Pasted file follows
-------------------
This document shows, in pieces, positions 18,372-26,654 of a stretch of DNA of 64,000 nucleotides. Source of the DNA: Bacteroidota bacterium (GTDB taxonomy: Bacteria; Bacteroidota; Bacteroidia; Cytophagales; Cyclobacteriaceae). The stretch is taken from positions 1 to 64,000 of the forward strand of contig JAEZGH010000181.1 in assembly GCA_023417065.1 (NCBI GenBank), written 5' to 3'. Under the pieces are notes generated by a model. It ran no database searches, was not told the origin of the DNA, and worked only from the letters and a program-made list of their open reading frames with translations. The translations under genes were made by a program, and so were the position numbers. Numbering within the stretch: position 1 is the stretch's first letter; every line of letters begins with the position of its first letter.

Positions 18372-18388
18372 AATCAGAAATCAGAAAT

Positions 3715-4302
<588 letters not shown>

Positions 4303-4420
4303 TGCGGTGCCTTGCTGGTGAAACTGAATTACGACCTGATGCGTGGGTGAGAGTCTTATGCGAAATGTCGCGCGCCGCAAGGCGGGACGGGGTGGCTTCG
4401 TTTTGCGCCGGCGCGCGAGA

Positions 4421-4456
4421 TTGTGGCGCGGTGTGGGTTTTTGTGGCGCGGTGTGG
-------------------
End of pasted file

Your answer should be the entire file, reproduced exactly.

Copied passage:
This document shows, in pieces, positions 18,372-26,654 of a stretch of DNA of 64,000 nucleotides. Source of the DNA: Bacteroidota bacterium (GTDB taxonomy: Bacteria; Bacteroidota; Bacteroidia; Cytophagales; Cyclobacteriaceae). The stretch is taken from positions 1 to 64,000 of the forward strand of contig JAEZGH010000181.1 in assembly GCA_023417065.1 (NCBI GenBank), written 5' to 3'. Under the pieces are notes generated by a model. It ran no database searches, was not told the origin of the DNA, and worked only from the letters and a program-made list of their open reading frames with translations. The translations under genes were made by a program, and so were the position numbers. Numbering within the stretch: position 1 is the stretch's first letter; every line of letters begins with the position of its first letter.

Positions 18372-18388
18372 AATCAGAAATCAGAAAT

Positions 3715-4302
<588 letters not shown>

Positions 4303-4420
4303 TGCGGTGCCTTGCTGGTGAAACTGAATTACGACCTGATGCGTGGGTGAGAGTCTTATGCGAAATGTCGCGCGCCGCAAGGCGGGACGGGGTGGCTTCG
4401 TTTTGCGCCGGCGCGCGAGA

Positions 4421-4456
4421 TTGTGGCGCGGTGTGGGTTTTTGTGGCGCGGTGTGG